The committee asked Tamil Nadu government to check real estate mafia involved in illegal construction and usurping of water bodies
More than 500 people were killed and over 1.8 million people were displaced in Chennai floods last year. It was also one of the costliest natural disasters in 2015. The city received 1,200 mm of rainfall in November 2015, highest in the past 100 years. But what made floods more devastating is the inaction at the government’s end. According to a Down To Earth report, losses due to floods could have been greatly reduced if the state government had ensured flood preparedness and curbed unplanned urbanisation that destroyed marshlands and river channels—natural flood sinks in a city.
Key findings of Parliament Committee report on Chennai floods
The Parliamentary Standing Committee on Home Affairs stated in its report that "encroachment of lakes and river beds and faulty town planning are major causes for the havoc".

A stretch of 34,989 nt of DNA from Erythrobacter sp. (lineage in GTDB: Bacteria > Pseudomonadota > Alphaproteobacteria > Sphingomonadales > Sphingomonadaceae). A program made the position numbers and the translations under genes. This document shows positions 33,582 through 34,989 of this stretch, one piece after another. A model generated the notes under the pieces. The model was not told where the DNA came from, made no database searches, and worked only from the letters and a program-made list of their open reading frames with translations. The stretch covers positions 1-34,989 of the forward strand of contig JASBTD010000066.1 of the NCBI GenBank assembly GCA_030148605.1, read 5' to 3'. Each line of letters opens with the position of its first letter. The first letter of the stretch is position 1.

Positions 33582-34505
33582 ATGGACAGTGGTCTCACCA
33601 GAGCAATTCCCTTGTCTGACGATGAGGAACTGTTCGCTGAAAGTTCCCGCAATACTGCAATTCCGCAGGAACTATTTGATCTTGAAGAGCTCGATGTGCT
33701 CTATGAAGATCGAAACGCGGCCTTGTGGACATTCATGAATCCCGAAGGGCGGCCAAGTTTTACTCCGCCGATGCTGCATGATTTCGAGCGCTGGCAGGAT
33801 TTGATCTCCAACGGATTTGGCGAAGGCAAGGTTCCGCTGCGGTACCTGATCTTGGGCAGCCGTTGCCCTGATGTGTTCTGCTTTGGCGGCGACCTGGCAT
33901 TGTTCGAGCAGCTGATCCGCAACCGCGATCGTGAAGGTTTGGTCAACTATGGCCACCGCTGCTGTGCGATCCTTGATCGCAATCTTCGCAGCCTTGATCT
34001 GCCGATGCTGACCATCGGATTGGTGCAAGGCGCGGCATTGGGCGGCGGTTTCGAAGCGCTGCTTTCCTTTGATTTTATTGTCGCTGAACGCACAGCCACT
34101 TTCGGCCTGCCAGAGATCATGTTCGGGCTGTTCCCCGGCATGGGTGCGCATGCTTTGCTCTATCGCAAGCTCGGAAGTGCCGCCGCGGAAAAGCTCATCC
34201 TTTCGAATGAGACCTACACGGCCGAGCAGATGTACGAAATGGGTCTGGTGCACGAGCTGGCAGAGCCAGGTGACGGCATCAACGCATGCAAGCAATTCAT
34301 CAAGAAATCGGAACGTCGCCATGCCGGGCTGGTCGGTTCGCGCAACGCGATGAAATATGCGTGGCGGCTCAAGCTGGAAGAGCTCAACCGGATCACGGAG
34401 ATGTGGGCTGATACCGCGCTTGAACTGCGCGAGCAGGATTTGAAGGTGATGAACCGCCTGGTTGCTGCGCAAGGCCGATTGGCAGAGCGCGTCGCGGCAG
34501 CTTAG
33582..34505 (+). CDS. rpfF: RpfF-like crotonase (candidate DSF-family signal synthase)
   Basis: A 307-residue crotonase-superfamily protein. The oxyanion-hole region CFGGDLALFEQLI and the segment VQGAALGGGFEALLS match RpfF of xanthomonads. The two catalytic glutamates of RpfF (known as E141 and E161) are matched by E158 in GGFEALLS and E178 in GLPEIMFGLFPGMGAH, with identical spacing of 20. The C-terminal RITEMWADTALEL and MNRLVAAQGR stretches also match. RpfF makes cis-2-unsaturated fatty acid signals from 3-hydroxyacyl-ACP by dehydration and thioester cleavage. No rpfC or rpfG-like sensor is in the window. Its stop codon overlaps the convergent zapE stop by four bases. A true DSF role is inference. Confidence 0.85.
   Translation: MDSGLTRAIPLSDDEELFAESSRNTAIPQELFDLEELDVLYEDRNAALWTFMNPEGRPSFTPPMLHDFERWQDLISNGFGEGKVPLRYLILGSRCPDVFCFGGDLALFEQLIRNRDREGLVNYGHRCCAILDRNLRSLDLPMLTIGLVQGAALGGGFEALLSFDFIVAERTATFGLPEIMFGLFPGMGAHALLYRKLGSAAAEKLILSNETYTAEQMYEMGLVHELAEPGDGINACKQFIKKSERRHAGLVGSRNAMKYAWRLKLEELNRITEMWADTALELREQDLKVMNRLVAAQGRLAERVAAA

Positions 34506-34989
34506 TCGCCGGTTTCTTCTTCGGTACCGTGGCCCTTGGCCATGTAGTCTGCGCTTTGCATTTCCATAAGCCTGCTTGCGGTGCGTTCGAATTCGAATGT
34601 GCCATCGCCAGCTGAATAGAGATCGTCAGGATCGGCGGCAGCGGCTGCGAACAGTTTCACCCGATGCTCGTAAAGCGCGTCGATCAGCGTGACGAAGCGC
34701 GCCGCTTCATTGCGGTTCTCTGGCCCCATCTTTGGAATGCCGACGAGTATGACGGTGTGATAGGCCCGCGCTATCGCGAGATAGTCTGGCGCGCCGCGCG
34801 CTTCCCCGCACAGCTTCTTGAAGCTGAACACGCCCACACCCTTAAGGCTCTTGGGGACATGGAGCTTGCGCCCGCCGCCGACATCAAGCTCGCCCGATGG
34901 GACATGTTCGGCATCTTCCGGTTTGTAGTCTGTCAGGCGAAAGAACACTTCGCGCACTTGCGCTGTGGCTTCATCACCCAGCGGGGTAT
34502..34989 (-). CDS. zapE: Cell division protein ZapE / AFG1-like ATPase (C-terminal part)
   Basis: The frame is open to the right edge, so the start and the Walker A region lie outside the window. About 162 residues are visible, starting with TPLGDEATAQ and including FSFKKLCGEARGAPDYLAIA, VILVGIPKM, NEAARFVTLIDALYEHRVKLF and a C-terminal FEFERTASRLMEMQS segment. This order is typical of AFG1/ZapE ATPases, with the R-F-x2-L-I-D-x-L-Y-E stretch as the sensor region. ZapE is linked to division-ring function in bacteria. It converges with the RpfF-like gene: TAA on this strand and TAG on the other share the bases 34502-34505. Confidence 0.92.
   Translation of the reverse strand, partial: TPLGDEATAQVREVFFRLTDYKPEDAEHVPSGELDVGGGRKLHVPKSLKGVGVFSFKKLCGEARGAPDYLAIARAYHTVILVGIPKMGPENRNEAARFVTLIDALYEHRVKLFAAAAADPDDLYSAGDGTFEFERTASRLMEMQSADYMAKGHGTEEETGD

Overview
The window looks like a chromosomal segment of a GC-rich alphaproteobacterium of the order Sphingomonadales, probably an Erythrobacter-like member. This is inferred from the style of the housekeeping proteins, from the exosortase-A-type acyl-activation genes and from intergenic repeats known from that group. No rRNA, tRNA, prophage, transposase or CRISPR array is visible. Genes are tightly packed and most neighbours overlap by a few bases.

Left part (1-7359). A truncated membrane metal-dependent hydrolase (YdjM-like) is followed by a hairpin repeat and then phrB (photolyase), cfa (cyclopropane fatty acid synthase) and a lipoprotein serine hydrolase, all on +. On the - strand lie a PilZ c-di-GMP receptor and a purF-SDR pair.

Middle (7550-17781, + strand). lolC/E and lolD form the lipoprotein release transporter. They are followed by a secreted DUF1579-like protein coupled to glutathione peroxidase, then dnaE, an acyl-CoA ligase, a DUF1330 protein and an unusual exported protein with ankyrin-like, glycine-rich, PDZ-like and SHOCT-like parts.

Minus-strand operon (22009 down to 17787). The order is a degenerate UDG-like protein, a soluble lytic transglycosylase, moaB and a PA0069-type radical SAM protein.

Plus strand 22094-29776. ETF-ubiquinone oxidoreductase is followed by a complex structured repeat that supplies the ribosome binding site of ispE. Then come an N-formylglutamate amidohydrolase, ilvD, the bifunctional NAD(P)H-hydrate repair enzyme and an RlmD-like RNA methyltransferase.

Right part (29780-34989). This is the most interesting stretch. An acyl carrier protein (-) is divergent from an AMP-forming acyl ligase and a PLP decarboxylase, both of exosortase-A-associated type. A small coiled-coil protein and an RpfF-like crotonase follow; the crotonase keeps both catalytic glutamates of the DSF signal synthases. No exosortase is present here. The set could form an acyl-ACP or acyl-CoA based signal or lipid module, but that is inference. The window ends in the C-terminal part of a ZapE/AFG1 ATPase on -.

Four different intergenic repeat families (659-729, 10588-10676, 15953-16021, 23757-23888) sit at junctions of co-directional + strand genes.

Tamil Nadu government admits to illegal encroachments
Tamil Nadu government report had revealed that 41 out of 117 encroachments over a length of 500 metres across the Vayalur River in Kancheepuram District were removed. Although 4046 houses in the banks of the Adyar River were identified as encroachments, no action had been taken yet.
The committee report’s observations are a vindication of what Delhi-based non-profit Centre for Science and Environment had recommended a year back. In 2015, the CSE had argued that Chennai floods was a man-made disaster by stating that urbanisation in the city increased by almost 20 times in just four decades.
It had recommended a detailed mapping of water bodies, natural drainage and flood-prone areas in cities using remote sensing. It had proposed to integrate the drainage system of the city, including rivers, rivulets, ponds, lakes and other natural drainage systems. The CSE had also recommended better sewage management in Chennai to help fight floods.
With Chennai less than three months away from the monsoon rains, it has to take up the risk mitigation activities on a war footing.
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